Many Saskatchewan workers can’t take time off when they’re unwell. That’s not just unhealthy, it’s dangerous.
Labour Day | Stephen Whitworth | August 26, 2021
I don’t know about you but one of my favourite things is walking into a store, restaurant or coffee shop and seeing workers hacking their lungs out. Did I say favourite? I meant least favourite. Because there’s nothing like standing at a till across from some oozing, sneezing wretch who should be at home in bed with the TV on, the Kleenex handy and the chicken soup, crackers, ginger-ale and Nyquil ready on the nightstand.
Why aren’t they home? Why are they here, spreading their filth to innocent customers and their helpless, trapped co-workers?
It’s probably because they don’t see calling in sick as an option.
The problem is Saskatchewan hasn’t legislated sick days. Got the flu? You’d better be working somewhere that gives you days off. Down with a cold? Hope you can cover your shifts, because if you can’t you’ll have to dose-up on over-the-counter pills and syrups and get your butt into work. Think you might have Covid? Better not risk getting tested, because if you find out you do have it, you’ll be forced to take time off — and you need to work to make money to live.
For the moment, let’s leave Covid out of it. Even before a global pandemic reminded us all that life in Canada can be precarious, all anyone needed to do was take a step back and look at the status quo honestly. There’s only one conclusion: it obviously isn’t sensible. A sick worker who doesn’t stay home can infect co-workers, leading to a dripping, dragging, germ-spreading workplace. Obviously that cuts into productivity, which — if it’s a for-profit business — is going to hurt the bottom line.
And yes, sure. Lots of us have jobs that accommodate illness. There’s a good chance you, the reader, are one such lucky duck — you wake up in the morning with a nose full of slime goblins and lungs gurgling like a 1950s percolator, and you call your employer and tell them you won’t be in.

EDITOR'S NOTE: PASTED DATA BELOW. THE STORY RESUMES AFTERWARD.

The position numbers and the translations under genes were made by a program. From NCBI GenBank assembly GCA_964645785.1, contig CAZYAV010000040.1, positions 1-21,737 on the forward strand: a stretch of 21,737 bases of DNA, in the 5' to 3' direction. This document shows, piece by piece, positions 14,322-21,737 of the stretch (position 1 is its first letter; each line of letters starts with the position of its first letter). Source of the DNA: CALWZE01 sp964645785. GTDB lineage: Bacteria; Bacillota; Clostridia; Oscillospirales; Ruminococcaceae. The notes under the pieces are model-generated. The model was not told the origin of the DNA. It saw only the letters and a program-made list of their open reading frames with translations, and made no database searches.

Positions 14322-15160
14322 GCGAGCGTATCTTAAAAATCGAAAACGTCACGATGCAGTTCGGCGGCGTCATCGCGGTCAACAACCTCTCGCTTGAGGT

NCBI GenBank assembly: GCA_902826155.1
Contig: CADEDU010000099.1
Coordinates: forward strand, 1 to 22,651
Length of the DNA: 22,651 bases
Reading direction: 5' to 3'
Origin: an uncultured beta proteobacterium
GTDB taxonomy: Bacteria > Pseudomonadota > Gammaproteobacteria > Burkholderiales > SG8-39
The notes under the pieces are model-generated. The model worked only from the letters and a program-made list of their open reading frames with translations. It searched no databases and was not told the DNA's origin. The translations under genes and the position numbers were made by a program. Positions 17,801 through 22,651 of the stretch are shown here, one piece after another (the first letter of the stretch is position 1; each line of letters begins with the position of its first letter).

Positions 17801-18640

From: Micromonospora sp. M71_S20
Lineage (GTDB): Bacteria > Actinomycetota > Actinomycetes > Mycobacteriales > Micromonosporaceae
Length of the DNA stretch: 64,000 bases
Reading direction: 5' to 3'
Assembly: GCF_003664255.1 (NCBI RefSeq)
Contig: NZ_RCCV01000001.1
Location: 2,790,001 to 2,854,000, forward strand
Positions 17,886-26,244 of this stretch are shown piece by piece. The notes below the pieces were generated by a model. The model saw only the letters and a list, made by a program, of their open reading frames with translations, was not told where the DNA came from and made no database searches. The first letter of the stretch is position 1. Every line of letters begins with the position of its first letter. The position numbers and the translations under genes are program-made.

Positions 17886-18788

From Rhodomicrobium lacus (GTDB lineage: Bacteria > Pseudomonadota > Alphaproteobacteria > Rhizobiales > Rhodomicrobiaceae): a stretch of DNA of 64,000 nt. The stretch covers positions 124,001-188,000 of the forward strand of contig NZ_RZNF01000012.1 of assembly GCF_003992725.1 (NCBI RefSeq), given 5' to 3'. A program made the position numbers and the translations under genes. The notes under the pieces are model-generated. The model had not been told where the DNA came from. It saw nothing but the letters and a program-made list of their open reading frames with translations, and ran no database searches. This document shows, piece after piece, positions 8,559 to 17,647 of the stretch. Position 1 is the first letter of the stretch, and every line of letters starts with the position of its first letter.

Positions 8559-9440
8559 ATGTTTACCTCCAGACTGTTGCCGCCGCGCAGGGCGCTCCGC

But many Saskatchewan workers aren’t so lucky. And without legislated sick days—without the legal right to stay home when they’re a plague rat — workers are going to bring their germs to work and share them.
It’s an unhealthy situation, and it needs to change.
Standing Up For Sick Days
Heading into Labour Day, legislated sick days are top of mind for Saskatchewan Federation of Labour president Lori Johb.
“It’s something that’s critical coming out of the pandemic, there’s no question about that,” says Johb, a former health worker in long-term care facilities before the SFL. “And I don’t think the urgency has changed one iota since the beginning of the pandemic, and we need it more coming out of it.
“We also need it after the pandemic,” she says. “Paid sick time saves lives.”
The SFL has been calling for paid sick days for all Saskatchewan workers for some time, most recently on the July 19 “Grocery Heroes Day” which the union charges was designed by grocery chains and backed by politicians as a way to praise pandemic-hardened grocery staff “without actually doing anything to improve their working conditions or wages.”
Why are Saskatchewan unions calling for this? Why does the SFL insist workers need legislated paid sick days?
“So that people have the ability to put themselves first. So they can stay home when they’re ill, and not take that back to the workplace, and take the time they need to have a good recovery,” says Johb.
“But it’s also for their co-workers,” Johb says. “Years ago, health regions were putting in policies about attendance management. If you were at your level of sick time, you’d get called in and you’d get coached. But if you were at the limit and a co-worker comes in sick and gets you sick, you’d get in trouble.”